Then, as the once depressed economy bloomed into the boom time of the '90s, dumpy Cape houses were snatched up for second homes by pairs of groovy gay gals and guys whose two paychecks made owning a holiday haven in gay mecca quite possible. (The town's assessor, Dana Faris, figures that a little over half the town's population is gay.) Property owners who had previously been willing to rent year-round for reasonable rates became fewer and fewer. New owners either had no need for a monthly pittance of $300 or $400 or were, more likely, concentrating on renting to people who would pay four times what used to be charged for an entire off-season month for a single high-season week. Most drastically, during the last 10 years, more than 400 mostly rental residences were converted into condos.
Faris, a resident for 10 years, is concerned about the recent shift in P-town's population. He supplies the somewhat frightening figures that support the growing housing-shortage hysteria: Of the town's residential properties, 3,235, more than half, are second homes owned by off-Cape residents. The median price for any residence - condo, house, shack, or barn - is now $375,000, a hefty $100,000 higher than in the next most expensive towns on the Cape, Chatham and Orleans. What artist or writer can afford these prices?
"This is a typical situation for artists," says photographer Marian Roth, a 20-year resident of Provincetown. "We flock to gorgeous, affordable places, and because we are interesting and bohemian, other people - a lot of them with money - follow."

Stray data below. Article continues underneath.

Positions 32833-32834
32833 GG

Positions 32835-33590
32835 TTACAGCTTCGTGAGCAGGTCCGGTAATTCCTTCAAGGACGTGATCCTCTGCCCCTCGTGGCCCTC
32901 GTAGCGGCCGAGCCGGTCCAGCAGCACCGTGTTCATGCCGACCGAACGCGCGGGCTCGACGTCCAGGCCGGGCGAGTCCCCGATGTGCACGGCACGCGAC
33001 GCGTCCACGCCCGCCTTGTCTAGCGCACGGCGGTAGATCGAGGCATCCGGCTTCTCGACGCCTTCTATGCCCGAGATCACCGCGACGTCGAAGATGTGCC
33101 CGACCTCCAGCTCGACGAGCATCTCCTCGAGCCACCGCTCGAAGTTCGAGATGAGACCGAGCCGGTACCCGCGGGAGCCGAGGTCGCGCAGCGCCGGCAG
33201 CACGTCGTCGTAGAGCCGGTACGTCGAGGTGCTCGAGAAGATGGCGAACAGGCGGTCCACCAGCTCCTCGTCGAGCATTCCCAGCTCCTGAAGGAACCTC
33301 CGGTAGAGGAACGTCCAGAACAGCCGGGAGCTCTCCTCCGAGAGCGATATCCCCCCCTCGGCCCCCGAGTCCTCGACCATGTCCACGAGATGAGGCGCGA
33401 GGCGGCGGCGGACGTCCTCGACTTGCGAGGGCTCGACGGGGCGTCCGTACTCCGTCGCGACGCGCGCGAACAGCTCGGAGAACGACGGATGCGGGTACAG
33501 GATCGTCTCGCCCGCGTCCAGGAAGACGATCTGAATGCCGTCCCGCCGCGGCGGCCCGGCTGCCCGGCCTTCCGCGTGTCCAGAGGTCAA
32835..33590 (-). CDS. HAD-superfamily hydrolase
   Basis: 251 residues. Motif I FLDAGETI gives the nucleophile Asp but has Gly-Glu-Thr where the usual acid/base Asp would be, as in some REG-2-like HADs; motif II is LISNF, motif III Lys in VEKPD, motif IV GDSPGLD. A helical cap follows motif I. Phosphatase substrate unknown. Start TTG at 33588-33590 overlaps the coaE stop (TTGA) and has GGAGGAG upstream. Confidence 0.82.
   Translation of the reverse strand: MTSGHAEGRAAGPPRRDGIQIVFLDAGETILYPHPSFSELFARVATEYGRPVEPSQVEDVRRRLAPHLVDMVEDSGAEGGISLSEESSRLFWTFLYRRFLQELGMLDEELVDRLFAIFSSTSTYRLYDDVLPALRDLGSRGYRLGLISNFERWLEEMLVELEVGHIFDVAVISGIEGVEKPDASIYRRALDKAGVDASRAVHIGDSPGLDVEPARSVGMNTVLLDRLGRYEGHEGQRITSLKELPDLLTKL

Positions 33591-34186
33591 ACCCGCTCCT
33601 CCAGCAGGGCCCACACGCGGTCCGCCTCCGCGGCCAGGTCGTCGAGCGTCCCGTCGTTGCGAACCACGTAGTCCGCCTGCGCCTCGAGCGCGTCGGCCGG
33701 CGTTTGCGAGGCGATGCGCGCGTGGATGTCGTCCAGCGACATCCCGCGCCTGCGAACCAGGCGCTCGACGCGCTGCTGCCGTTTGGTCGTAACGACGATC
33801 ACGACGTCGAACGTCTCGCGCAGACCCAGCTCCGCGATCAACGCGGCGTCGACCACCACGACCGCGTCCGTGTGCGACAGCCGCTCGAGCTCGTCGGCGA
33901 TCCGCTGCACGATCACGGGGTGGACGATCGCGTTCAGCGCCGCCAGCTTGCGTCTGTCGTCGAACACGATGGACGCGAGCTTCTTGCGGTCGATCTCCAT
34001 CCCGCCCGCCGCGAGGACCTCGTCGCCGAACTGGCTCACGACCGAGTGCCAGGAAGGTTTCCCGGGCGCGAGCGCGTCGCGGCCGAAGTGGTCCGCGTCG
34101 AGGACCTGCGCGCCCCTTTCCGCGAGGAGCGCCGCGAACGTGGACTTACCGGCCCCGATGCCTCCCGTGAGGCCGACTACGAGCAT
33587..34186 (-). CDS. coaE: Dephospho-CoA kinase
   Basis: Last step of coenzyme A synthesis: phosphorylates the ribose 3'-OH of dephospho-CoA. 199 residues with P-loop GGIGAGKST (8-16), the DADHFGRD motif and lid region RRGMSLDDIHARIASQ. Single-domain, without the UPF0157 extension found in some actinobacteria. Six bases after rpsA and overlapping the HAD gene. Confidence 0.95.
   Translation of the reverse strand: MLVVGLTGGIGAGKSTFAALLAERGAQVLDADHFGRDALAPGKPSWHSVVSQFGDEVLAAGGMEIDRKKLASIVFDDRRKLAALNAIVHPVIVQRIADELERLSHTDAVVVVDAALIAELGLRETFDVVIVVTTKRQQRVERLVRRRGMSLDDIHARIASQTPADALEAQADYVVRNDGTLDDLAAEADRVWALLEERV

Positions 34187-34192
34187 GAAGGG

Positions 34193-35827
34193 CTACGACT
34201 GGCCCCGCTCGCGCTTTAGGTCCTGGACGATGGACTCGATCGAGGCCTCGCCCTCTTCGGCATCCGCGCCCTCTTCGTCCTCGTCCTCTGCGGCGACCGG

About two years ago, Roth, who recently won a Guggenheim Fellowship for her pinhole photography, was forced out of the darkroom and studio space she had rented in the downtown post office. Since then, Roth has been working out of her bedroom and borrowing a darkroom from the Fine Arts Work Center. Now, with the grant money and family help, Roth is thrilled to have just purchased her own work space, an art studio located in one of the town's new affordable-housing developments.
"Being an artist is hard in this society," Roth says. "Our work isn't as valued as other work is, and in recent years, government support has mostly dried up, thanks to guys like [US Senator] Jesse Helms." Still, she notes, the flush of money moving to town does have an upside: a churned-up art market. As she says, "These new condo owners have to hang something on their walls."
Community Housing Resource, with founder and developer Ted Malone at the helm, is the force behind some of these new affordable-housing proj ects. Since 1996, Malone has been working with federal Housing and Urban Development grant programs, giving folks like Roth hope in a hot real estate market.